► New Civic hatchback debuts
► Revamped cabin and e:HEV powertrain
► On sale Autumn 2022, price TBC
Welcome to the 11th generation Honda Civic. And before you make any judgements, be kind – it’s turning 50 years old this year. In line with its milestone birthday, the Civic gets a new hybrid powertrain (completing the electrification of the Honda range), a redesigned cabin and a *marketing voice* comprehensive suite of advanced safety features offered as standard. But first, a word on the looks…
Less angles, more exhilaration
OK, maybe that second word was another piece of marketing speak, but there’s no doubt the Civic’s looks have changed considerably from the previous-gen model. The bonnet line has been lowered by 25mm, the wheelbase upped by 35mm, the front end disabused of most of its sharp angles and the rear recrafted entirely. If you were a fan of the last Civic’s styling then chances are you may be a little disappointed, but everyone else will no doubt be relieved by the less divisive appearance.
And the interior?
A little less controversial – it’s been given a much-needed upgrade and has come out looking all the better for it. The honeycomb style air vent that runs across the dashboard accentuates the width and space on offer, while slightly retro handles for the air vents add a sense of individuality. On the functionality front, a 10.2-inch LCD digital dash display debuts, as does a 9.0-inch central infotainment screen that’s been shifted upwards to reduce up-and-down eye movement.
Meanwhile, the multimedia software is powered by a faster processor and uses the same menu system as the Honda Jazz. Having tried this previously, it’s a much better package than what you got in the outgoing Civic which could often frustrate with its slow responses and clunky menus. Wireless Apple CarPlay and Android Auto also come as standard, adding to the functionality.
Honda’s also keen to point out the Civic’s suite of advanced safety features and driver aids. Included is a new 100-degree front wide-view camera and enhanced recognition tech to improve the car’s ability to identify pedestrians, road lines and motorcycles. Sonar sensors also feature for the first time, while other systems – such as Blind Spot Information and Traffic Jam Assist – have been improved.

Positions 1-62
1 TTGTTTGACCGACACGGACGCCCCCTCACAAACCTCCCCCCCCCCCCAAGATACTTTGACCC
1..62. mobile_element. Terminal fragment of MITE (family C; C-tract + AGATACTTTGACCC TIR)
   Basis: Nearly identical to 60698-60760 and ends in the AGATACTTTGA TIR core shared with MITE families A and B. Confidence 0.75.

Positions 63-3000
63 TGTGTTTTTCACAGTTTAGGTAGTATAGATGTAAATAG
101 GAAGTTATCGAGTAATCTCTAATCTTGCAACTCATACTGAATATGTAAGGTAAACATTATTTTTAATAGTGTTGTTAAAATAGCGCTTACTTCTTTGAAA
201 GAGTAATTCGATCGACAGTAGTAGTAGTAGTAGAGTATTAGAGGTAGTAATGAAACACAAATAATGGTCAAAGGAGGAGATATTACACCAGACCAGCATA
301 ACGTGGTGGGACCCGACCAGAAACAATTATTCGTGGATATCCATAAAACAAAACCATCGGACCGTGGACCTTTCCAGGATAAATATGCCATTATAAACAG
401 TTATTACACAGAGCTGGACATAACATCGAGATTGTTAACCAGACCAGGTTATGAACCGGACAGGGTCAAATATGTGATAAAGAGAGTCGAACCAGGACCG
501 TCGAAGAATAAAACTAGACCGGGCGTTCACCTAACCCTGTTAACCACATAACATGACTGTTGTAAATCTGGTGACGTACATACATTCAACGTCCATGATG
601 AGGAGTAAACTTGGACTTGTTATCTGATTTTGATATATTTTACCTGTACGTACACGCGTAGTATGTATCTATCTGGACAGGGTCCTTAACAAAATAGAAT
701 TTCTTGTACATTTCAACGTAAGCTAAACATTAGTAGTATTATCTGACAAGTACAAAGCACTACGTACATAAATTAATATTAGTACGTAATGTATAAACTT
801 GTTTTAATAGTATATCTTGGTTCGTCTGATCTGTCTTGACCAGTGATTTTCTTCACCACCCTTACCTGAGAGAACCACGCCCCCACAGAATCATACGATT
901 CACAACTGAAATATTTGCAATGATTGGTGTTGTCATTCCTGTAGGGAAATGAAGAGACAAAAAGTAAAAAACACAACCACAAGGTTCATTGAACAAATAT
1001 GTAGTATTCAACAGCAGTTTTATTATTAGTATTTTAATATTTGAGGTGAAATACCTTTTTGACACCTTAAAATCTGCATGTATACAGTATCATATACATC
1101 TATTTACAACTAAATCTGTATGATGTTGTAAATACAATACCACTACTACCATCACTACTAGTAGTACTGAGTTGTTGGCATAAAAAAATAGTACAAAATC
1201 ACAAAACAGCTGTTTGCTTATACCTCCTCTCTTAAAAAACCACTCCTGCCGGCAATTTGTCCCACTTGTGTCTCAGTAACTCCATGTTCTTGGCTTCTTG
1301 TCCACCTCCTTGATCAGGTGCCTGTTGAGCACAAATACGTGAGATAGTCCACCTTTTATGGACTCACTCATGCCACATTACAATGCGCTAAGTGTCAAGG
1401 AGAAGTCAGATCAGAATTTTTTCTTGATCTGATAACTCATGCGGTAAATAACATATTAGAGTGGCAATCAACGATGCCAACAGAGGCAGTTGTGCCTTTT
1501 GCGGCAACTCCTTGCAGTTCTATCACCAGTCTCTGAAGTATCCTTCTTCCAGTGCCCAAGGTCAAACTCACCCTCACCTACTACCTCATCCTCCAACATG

Will it drive well?
Chances are it will. Recent Civics have always delivered an engaging drive and this 11th gen model looks like it will continue that. The rear track width has been increased, while new low-friction ball joints and revised front dampers have been added.
Also new is the 2.0-litre e:HEV powertrain (the only one currently available with the Civic) featuring two electric motors that work together to transmit power from the engine to the wheels. It’s the hybrid system used extensively across Honda’s global range including the Jazz, with a tiny bit of pure electric running at manoeuvring speeds, hybrid power when the engine and motor work together for acceleration runs, and engine mode when the efficient Atkinson cycle engine helps the car steadily cruise.
THe system’s peak outputs are 181bhp and 258lb ft of torque. The latter is just 37lb ft short of the FK8 Civic Type R. No confirmed 0-62mph figures yet, but expect the regular Civic to be punchier than many rivals. There’s also four drive modes to choose from, with a new individual mode allowing various settings to be customised to the driver’s liking. One final noteworthy point on the driving side of things – all UK Civics will get some rather tasty Michelin Pilot Sport 4S tyres as standard from the factory.
How practical will it be?
There’s plenty of space up front, complemented by the usual array of handy Honda cubby holes and storage areas. Climb into the back and while legroom is good, headroom is less impressive (at least with the optional panoramic roof fitted). During our preview, it was tight for a 5ft 10 adult, likely down to the sloping roofline. Official boot space figures are yet to be released, yet over 400 litres is mooted, plus the hatchback boot provides a wide opening suited to bulky items.
What about the Type R?
We know very little concrete information about the Type R, save from the fact it a) will exist and b) is set to be debuted later this year. A 2.0-litre petrol engine with some form of mild-hybrid tech is highly likely, as is a continuation of the aggressive styling seen on the FK8.